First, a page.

Old 02-20-2009, 01:20 PM   #14
donec
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It should be said that Linux has made many changes recently and due to these changes the need to be able to use the CLI (command line interface) has been reduced to almost non-existent. I have been trying to use Linux for a couple years and at first I was looking for distros that let me avoid the CLI and it was not very easy. Now however it is much easier. I am still not able to use the CLI except for copy and paste lines. However I am rather comfortable using Linux. The path I took of successful distros starts with SimplyMEPIS 3.0, SimplyMEPIS 6.0, MEPIS 7.0, Ubuntu several versions (had quite a few problems but most worked some), Elive, Mint, Fedora, Linpus (too restrictive unless you can use CLI) and Mandriva 2009 Gnome and it is what I use now. With Mandriva I don't even need to open a terminal so I don't need the CLI other than to look at something that someone has ask about on a forum and they give the commands so they can be copy and pasted.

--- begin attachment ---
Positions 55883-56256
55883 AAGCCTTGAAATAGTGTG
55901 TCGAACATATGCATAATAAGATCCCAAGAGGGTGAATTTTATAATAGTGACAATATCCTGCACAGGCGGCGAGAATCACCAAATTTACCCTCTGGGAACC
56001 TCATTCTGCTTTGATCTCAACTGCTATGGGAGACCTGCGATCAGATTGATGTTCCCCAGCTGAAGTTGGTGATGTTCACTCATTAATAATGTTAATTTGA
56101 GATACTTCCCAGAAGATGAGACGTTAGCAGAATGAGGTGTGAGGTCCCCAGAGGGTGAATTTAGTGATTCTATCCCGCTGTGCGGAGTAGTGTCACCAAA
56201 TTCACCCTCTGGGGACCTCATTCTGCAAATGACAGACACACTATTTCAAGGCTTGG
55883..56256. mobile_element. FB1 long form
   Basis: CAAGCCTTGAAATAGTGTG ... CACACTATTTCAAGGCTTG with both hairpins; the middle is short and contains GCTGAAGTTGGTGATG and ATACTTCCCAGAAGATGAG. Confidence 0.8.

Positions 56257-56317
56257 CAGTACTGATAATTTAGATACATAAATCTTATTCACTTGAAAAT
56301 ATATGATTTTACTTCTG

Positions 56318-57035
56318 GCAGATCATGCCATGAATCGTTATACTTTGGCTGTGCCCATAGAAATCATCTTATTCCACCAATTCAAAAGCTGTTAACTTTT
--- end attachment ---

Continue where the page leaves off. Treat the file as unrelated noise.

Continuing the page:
Old 02-21-2009, 10:52 AM   #15
computerophil
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I started with Puppy and I loved it - now there are some I like.

big: Mandriva, Ubuntu,
medium: Knoppix, openmamba
small: Puppy


I've made a small table with links to Homepage, Wiki, Manual,... of my prefered Distributions. If you think that could help you, send me via Visitor Massage a eMail-address, where I could send it to you.

For beginners best is, if those drivers you need, plugins, ec., are already included, so they can start with it, without having too many problems to solve. And a good documentation and a Forum to ask are essential.